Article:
"We want a league that is solvent and competitive," Gil said on Atletico's website (www.clubatleticodemadrid.com).
"To achieve that, it is fundamental that the gap in budgets and revenues is narrowed and that there is a fairer distribution of (cash from) TV rights," he added.
"Only in that way can a more just, more competitive and more attractive league be achieved.
"Atletico, like the rest of the clubs, will do everything in its power to defend its interests. The future of our football is at stake."
Analysts have long argued that Spain needs to adopt a system of collective bargaining and income distribution for TV rights, similar to those used in rival European leagues.
More clubs will follow Real Zaragoza, Real Betis, Racing Santander and others into administration unless something is done, they warn.
Thanks to their lucrative deals, Real and Barca gobble up about half the annual pot of TV revenue of around 600 million euros ($740.40 million) which helps make them the world's richest clubs by income and means they can buy and pay the best players while their Spanish peers watch in envy.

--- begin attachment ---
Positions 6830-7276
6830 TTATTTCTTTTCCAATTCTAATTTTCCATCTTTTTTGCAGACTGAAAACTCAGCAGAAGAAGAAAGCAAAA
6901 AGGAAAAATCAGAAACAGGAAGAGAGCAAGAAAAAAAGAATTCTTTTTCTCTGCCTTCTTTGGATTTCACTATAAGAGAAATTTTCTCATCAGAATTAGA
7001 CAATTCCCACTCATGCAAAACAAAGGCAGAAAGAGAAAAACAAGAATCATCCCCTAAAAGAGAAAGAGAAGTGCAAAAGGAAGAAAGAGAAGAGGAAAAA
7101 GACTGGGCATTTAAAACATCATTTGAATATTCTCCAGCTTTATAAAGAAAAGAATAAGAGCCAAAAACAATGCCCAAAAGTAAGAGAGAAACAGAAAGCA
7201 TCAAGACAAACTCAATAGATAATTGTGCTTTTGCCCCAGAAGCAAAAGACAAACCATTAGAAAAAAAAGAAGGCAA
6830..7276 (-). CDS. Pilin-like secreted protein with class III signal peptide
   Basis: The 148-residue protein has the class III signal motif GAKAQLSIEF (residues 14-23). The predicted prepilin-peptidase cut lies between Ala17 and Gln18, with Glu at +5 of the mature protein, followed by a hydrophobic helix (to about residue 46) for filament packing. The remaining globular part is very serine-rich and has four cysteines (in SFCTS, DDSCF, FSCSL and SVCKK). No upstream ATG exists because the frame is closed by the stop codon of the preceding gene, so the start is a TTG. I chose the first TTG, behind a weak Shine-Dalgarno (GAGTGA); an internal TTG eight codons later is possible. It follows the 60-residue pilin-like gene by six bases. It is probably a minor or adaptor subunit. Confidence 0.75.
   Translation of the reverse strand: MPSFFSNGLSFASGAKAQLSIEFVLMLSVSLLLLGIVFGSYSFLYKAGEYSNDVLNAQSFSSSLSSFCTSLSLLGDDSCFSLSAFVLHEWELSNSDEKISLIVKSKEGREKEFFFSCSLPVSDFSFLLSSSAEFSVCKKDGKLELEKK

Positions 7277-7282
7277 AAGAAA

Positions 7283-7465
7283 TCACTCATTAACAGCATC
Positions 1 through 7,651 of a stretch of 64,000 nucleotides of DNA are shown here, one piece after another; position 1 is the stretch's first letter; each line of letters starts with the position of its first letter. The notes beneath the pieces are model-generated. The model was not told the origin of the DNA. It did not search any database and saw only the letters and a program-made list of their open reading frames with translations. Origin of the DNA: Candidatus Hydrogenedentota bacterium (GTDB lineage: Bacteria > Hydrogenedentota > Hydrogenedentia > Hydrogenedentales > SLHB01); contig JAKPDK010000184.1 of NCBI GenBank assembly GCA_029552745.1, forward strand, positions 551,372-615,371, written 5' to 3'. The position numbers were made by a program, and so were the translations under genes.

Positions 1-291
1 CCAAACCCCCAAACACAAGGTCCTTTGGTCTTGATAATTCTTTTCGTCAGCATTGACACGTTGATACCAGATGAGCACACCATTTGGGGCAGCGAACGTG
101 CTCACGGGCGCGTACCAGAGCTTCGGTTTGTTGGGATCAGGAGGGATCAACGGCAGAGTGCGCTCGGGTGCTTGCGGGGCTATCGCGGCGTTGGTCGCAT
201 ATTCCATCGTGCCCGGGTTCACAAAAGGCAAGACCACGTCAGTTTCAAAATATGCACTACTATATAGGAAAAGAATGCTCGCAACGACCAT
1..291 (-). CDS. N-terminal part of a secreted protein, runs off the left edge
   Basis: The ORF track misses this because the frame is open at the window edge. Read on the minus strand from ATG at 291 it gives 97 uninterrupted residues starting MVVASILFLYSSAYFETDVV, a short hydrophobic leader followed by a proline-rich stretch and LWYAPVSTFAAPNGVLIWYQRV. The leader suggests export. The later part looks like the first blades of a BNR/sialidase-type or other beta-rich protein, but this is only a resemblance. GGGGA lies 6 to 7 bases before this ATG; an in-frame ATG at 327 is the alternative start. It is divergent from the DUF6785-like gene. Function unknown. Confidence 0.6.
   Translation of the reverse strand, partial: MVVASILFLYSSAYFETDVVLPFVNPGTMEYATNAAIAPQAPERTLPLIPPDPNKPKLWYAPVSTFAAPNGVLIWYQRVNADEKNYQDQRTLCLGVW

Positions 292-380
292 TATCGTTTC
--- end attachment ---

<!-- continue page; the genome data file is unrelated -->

Despite pressure from their La Liga rivals, Spain's big two have shown little signs they are prepared to give up their dominant position.
A recent collective deal struck by the English Premier League, which will boost revenue by 70 percent over three years, makes it even less likely they will accept change, analysts have said.
The situation has been complicated by a legal battle between broadcasters Mediapro and Canal+ over who owns the rights to show matches and with two weeks to go before the start of the season a solution appears remote.
"The atmosphere of confrontation, both between the two broadcasters and the clubs, may not only bring about the breakup of the league but also the bankruptcy of the clubs," Gil said.
"Because there is no ordered economic model for exploiting TV rights the clubs have to wait until just before the championship begins to see if the broadcasters can agree.
"The uncertainty, right up to the last minute, means it's impossible to set out any social, sporting, commercial or economic strategy for the club."
Real and Barca did not immediately respond to emails seeking reaction to Gil's comments.